Business

Alibaba scales back global expansion plan to rival Amazon

Alibaba’s push to rival Amazon by bringing US businesses on to its ecommerce platform has struggled to meet its targets, dealing a blow to the Chinese tech giant’s global expansion plans. 

The group launched Alibaba.com, its business-to-business ecommerce website, in the US three years ago with the aim of signing up more than 1mn local businesses and compete globally with the likes of Amazon, which has a similar platform for wholesalers.

But Alibaba.com’s US operation has failed to meet its initial targets, forcing the Chinese company to readjust its growth plans, according to three people familiar with the operations. The project has also been hit by dozens of staff departures from its New York office.

The troubles at its US business-to-business arm come as Alibaba steps up its international push as its domestic operations continue to get hit by Beijing’s tech crackdown, slowing economy and rising competition.

However, Alibaba.com has struggled to retain US sellers since its launch, in part down to the difficulty of competing with the prices of global merchants.

“US manufacturers aren’t as competitive, the cost of everything is a lot higher including labour. The team do not have enough support internally, so they can’t get enough suppliers and sellers on board,” one current employee said.

The majority of US sellers cancel their subscriptions after a year, according to past and current employees. Alibaba.com has now slashed its target of signing up 1mn US small businesses to just 2,000 each year, one person said.

Meanwhile, at least 35 staff working at Alibaba.com in New York have left their jobs in the past year, amounting to more than half of the team, as the platform underperforms as well as complaints of bullying from senior management and long working hours, three people familiar with the US office said.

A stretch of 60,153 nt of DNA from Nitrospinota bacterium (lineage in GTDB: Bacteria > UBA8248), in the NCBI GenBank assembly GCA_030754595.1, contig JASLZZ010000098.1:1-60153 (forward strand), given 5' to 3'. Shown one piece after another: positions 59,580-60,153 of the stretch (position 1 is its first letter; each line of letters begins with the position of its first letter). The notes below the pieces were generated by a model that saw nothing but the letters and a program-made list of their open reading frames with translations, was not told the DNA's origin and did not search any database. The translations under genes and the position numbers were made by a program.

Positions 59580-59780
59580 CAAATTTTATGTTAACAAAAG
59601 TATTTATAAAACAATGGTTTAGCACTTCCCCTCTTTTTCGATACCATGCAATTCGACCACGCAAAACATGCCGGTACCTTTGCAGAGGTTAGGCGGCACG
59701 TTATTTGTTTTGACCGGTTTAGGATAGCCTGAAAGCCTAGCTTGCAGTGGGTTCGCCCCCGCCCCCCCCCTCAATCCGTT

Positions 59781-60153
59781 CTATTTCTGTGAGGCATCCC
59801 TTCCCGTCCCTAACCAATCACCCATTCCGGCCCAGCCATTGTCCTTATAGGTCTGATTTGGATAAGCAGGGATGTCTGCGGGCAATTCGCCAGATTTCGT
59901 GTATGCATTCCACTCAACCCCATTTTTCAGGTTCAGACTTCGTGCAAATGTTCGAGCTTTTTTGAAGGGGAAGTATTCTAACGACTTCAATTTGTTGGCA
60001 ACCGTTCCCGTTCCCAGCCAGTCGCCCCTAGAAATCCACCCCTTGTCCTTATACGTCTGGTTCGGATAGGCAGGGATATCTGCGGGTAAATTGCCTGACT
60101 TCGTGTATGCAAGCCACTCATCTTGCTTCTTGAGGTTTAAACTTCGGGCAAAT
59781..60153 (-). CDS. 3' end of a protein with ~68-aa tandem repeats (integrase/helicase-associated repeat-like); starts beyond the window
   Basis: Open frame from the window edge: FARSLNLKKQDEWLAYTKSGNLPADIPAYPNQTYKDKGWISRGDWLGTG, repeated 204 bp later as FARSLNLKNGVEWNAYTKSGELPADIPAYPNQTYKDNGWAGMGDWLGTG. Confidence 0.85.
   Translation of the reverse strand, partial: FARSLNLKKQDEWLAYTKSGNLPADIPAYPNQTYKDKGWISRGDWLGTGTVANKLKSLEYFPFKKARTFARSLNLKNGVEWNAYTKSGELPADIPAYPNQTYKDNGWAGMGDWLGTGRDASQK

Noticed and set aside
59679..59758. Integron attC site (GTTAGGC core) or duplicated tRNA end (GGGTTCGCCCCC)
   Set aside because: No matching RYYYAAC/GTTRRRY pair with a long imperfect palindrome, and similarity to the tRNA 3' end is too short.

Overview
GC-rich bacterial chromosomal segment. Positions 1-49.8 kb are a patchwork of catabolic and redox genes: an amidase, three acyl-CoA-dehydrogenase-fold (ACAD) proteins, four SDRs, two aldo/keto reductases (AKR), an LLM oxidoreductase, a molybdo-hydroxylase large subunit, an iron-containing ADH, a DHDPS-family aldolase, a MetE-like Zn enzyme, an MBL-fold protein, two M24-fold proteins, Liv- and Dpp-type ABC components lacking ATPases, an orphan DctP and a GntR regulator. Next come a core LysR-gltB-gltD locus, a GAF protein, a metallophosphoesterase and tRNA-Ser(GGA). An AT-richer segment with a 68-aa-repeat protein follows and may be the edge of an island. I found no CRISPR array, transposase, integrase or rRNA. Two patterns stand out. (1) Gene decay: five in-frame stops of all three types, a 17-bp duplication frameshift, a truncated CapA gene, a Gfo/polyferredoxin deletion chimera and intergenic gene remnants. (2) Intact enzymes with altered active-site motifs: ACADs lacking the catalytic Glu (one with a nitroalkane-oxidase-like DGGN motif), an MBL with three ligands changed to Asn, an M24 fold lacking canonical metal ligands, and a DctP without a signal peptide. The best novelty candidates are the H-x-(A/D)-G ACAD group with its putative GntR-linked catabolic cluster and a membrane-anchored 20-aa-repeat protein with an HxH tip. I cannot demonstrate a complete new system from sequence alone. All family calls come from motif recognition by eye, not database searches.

Most roles are not being replaced in a move by the platform to quietly retreat from the US market, two of those people added.

Alibaba.com is a central pillar of its global push, and the group’s original business. While it represents a small portion of the group’s overall commerce — which primarily focuses on selling to consumers — at the time of its 2019 launch into the US, Alibaba cited a US government report which said the B2B ecommerce market represented a $23.9tn opportunity. That is six times larger than the global B2C ecommerce market.

The site has more than 20mn active buyers on the platform from around 200 countries, as well as 200,000 global sellers, but only a few thousand of these are US companies. It charges subscribers $3,000 a year to sell on the platform.

In the financial year to end of March, international commerce wholesale, including Alibaba.com, generated Rmb18.4bn ($2.9bn), around 2 per cent of the group’s total revenue.

In 2018, Alibaba acquired US software firm Opensky for an undisclosed amount to expand in North America. Co-founder John Caplan, as well as some Opensky staff, were redeployed to launch Alibaba.com in the US.

Caplan left the company in May this year to become co-chief executive of Payoneer, a payment services company, while the majority of former Opensky employees have now left the company unhappy with the takeover, people familiar with the team said.

Alibaba did not respond to requests for comment.

Additional reporting by Eleanor Olcott in London and Ryan McMorrow in Beijing


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